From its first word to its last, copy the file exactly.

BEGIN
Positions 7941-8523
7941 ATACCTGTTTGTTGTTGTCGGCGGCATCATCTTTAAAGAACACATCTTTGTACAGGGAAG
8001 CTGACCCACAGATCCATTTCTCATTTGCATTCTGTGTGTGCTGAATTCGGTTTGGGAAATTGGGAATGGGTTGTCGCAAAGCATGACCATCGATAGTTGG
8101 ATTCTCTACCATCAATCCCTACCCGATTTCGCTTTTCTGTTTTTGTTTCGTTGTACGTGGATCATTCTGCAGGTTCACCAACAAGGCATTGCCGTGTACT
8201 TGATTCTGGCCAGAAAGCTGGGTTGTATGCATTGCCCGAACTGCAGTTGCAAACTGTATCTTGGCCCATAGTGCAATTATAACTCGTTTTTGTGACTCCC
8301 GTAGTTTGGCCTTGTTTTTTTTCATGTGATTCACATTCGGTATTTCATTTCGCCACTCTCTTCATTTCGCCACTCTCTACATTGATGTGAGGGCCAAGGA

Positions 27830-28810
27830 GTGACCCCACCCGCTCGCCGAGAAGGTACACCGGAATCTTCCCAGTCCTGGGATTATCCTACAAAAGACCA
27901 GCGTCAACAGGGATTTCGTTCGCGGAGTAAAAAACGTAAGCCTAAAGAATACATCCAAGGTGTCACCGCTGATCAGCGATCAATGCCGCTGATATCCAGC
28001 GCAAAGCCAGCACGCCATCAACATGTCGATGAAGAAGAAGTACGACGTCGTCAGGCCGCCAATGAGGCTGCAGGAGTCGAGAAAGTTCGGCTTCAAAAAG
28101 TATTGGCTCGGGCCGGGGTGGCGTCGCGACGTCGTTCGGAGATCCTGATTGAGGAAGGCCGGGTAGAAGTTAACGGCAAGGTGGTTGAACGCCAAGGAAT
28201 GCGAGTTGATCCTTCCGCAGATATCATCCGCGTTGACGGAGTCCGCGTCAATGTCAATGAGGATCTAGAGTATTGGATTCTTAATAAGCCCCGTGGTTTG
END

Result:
Positions 7941-8523
7941 ATACCTGTTTGTTGTTGTCGGCGGCATCATCTTTAAAGAACACATCTTTGTACAGGGAAG
8001 CTGACCCACAGATCCATTTCTCATTTGCATTCTGTGTGTGCTGAATTCGGTTTGGGAAATTGGGAATGGGTTGTCGCAAAGCATGACCATCGATAGTTGG
8101 ATTCTCTACCATCAATCCCTACCCGATTTCGCTTTTCTGTTTTTGTTTCGTTGTACGTGGATCATTCTGCAGGTTCACCAACAAGGCATTGCCGTGTACT
8201 TGATTCTGGCCAGAAAGCTGGGTTGTATGCATTGCCCGAACTGCAGTTGCAAACTGTATCTTGGCCCATAGTGCAATTATAACTCGTTTTTGTGACTCCC
8301 GTAGTTTGGCCTTGTTTTTTTTCATGTGATTCACATTCGGTATTTCATTTCGCCACTCTCTTCATTTCGCCACTCTCTACATTGATGTGAGGGCCAAGGA

Positions 27830-28810
27830 GTGACCCCACCCGCTCGCCGAGAAGGTACACCGGAATCTTCCCAGTCCTGGGATTATCCTACAAAAGACCA
27901 GCGTCAACAGGGATTTCGTTCGCGGAGTAAAAAACGTAAGCCTAAAGAATACATCCAAGGTGTCACCGCTGATCAGCGATCAATGCCGCTGATATCCAGC
28001 GCAAAGCCAGCACGCCATCAACATGTCGATGAAGAAGAAGTACGACGTCGTCAGGCCGCCAATGAGGCTGCAGGAGTCGAGAAAGTTCGGCTTCAAAAAG
28101 TATTGGCTCGGGCCGGGGTGGCGTCGCGACGTCGTTCGGAGATCCTGATTGAGGAAGGCCGGGTAGAAGTTAACGGCAAGGTGGTTGAACGCCAAGGAAT
28201 GCGAGTTGATCCTTCCGCAGATATCATCCGCGTTGACGGAGTCCGCGTCAATGTCAATGAGGATCTAGAGTATTGGATTCTTAATAAGCCCCGTGGTTTG